For Karl, the blended retail looks something like this: “in simple terms, it means shops will need to provide great instore experiences, with more emphasis on providing expertise, service, ease and convenience (the latter two provided, of course, by outstanding visual merchandising practices)”. In this way, “shops will do things the internet can’t do”, providing showrooming, one-to-one service, fitting and measuring, brand launches and events.

new look

Ecommerce, meanwhile, will offer the ease and speed that customers are used to, with simple returns and collections and simpler browsing and filtering options. The online platform is where customers will ultimately buy; “shoppers may not buy instore by are ‘warmed up’ to purchase online in a two-way ebb and flow”.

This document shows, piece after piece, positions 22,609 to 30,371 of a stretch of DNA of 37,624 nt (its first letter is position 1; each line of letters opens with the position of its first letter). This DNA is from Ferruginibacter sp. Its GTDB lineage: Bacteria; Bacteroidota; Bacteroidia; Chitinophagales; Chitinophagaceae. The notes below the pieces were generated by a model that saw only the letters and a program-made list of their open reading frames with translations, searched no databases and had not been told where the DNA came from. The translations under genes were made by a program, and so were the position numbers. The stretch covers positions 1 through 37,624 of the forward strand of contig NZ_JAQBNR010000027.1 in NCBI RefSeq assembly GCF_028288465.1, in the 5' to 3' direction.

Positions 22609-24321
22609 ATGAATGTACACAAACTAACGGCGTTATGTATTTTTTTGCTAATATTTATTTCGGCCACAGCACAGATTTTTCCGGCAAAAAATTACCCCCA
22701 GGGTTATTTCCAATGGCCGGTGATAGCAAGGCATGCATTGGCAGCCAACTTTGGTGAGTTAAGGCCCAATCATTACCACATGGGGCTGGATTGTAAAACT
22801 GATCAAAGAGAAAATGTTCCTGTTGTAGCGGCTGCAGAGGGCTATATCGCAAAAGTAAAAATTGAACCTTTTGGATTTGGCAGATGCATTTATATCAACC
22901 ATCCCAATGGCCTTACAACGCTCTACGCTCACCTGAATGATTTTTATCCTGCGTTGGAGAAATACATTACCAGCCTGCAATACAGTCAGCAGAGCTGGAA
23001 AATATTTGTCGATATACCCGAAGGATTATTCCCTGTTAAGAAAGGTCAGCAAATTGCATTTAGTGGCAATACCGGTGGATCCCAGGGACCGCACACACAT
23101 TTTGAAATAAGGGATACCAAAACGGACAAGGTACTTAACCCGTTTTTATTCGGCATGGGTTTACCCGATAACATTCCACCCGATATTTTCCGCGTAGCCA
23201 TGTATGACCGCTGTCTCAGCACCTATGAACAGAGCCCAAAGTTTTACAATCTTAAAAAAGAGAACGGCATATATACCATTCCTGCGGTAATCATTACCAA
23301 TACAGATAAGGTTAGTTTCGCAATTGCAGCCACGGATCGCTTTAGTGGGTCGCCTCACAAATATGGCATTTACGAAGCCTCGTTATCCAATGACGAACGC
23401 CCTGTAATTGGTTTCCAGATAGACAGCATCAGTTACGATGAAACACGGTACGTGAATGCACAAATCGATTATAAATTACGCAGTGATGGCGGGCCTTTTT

Where does success lie in the future of retail?

For Karl, the most important thing to remember is to “not get distracted or bamboozled by technology”. Whilst ecommerce and the ever evolving world of technology can be overwhelming, it’s important to remember that “the fundamentals of the shopping process have in many ways remained the same as they always have been”: customers still have needs and want to know how and where these can be fulfilled; they still have their preferences when it comes to brands and retailers and will be loyal to those they value and feel valued by; they will return to those places that are able to satisfy their wants and needs; they want to share positive experiences with others; they want to identify with a brand, service, retailer and/ or experience.

The key is remembering that retail is fundamentally a human-centric trade and that people should remain at the beating heart of the in-store experience.